Authored by; Rob Bothma, Exco member of the South African Payroll Association (SAPA)
Last month I spent some time speaking at the various South African Payroll Association’s regional annual conferences, focusing on fraud in payroll. In my preparation for these talks I decided that I would focus my talk around the impact emerging technologies are currently having with regards to compliance in the payroll department.
During my research on this topic one of the scariest things I found was that, although on the one hand technology can be used to assist the HR and Payroll teams in fighting fraud, it was also being used to assist employees in committing fraud.
One of the scariest facts coming out while gathering information for this talk was the amount of fraud being committed with regards to “ghost employees”, in both the private and public sectors.
When looking at what technologies are available to fight this and other acts of fraud within payroll, the newest and probably the most powerful is no doubt the use of Artificial Intelligence (AI), which includes various technologies such as:
Machine Learning, which provides the ability for systems to learn and improve from experience without being explicitly programmed to do so. This process starts with analysing large amounts of historical data, to provide the input required to create the relevant algorithms, which once created can then be utilised against the organisation’s current data to start providing predictive analysis results.
Analytics, which can be utilised for the creation of real-time dash-boarding, presenting data in an easy to view visual representation, which can be extremely informative, in standard pie and bar charts format, which are easy for users to interpret.
Blockchain, which utilises distributed ledger technology, which is essentially a system of record where many copies of a record are stored across various servers, ensuring that no one individual can edit a record without the “approval” of all other parties. Think of an individual’s education record, which is essentially co-owned by all parties but cannot be manipulated by the individual themselves, thus providing a record that can be trusted by all parties who have access to it.
Another area which I raised in these talks was the whole issue of Audit Trails. Being involved with software vendors for the past 30 odd years, I never ever came across an organisation that did not specify that any payroll solution they would use, needed to have full audit trail facilities which at a minimum would record details such as before and after images after every transaction, who initiated the transaction as well as the usual date and time stamping.
And this is where Analytics can play a big role. Have real time data being displayed, can help with not only detecting fraud but also empowering management to take immediate steps in stopping fraudulent transactions before they can be completely processed.
With the power of emerging technologies having the ability to “learn”, this makes them extremely powerful when it comes to analysing data, providing both analytical results and predictive indicators, empowering HR and management with true decision support capabilities.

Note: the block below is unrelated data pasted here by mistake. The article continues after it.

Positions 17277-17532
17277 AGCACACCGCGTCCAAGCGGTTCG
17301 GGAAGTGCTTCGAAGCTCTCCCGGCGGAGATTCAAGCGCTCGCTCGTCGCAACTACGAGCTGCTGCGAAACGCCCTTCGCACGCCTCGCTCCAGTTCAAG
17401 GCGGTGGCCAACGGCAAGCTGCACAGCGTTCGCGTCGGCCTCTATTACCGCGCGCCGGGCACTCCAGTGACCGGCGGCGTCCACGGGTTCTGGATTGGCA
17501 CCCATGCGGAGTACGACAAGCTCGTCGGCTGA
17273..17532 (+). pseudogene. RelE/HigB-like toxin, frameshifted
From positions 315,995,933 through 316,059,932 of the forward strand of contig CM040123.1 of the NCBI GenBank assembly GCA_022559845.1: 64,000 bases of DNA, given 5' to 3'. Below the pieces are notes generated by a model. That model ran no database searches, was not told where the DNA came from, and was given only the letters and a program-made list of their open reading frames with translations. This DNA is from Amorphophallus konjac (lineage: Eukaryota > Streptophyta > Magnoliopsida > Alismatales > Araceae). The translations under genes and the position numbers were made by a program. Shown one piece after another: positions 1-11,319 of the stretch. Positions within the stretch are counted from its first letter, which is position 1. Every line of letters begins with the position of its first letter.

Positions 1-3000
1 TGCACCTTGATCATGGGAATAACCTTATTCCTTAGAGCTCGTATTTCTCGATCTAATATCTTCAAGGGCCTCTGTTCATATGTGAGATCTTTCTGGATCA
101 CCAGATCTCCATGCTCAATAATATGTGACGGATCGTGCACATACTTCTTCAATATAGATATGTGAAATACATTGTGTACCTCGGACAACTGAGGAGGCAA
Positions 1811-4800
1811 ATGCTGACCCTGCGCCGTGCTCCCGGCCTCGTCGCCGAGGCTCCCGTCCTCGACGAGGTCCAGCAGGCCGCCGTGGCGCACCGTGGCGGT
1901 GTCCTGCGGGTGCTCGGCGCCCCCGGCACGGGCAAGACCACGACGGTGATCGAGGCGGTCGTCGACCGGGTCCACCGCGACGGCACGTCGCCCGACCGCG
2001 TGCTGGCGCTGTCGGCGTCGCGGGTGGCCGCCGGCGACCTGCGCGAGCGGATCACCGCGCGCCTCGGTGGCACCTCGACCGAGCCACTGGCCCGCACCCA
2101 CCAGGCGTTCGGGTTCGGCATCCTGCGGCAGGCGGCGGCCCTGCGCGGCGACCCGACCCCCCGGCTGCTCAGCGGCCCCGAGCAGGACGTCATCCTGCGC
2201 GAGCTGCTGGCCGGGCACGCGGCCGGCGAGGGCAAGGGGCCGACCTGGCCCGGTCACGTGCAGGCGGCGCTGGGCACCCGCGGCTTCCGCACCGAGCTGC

By taking this learning capability and applying it to fraud prevention, it is easy to see how new-age systems are able to create patterns of behavior based on historical data, and then quickly being able to identify when a change in pattern or an anomaly is encountered.
For example, a payroll user who suddenly starts editing employees’ bank account details or starts creating new employee records in numbers that are way above the norm. It’s not to say that these are not valid transactions, but by being alerted by a change in behavior empowers the organisation’s risk team to investigate the relevant transactional detail, enabling them to assess the situation to determine the probability of fraud being committed.
One of the downsides of using sophisticated technology is that sometimes areas of risk can be hidden within the configuration of the system, and as such, can often be overlooked, and in this example, who has been assigned the administrator rights to controlling the Auditing function.
Another big contribution to fraud is the lack of visibility regarding segregation of duties
It is very difficult to manually monitor each and every user’s access rights on a continual basis, as new users are continuously being added and while other being deleted, making this a cumbersome task that eventually gets ignored. This is the ideal breeding ground for the ghost employee phenomenon.
If an unauthorised user can create a ghost employee and then have the ability to execute a payroll run for them, this is a fraudster’s paradise. No wonder my research uncovered so many examples where millions of Rand were being lost through payments made to non-existent ghost employees! In each of the cases, there was either no control on the segregation of duties or collaboration between staff members to overcome this control.
In summary, the tools to both fight and prevent fraud in payroll have become extremely sophisticated and are now available to organisations of any size.
Payroll managers need to take an urgent look at the limitations of their current systems and ensure that these are mitigated through either replacing the current payroll solution or at the very least ensuring that the payroll is upgraded to a version where these AI capabilities are available, to ensure that fraud in your payroll is eliminated in its entirety.
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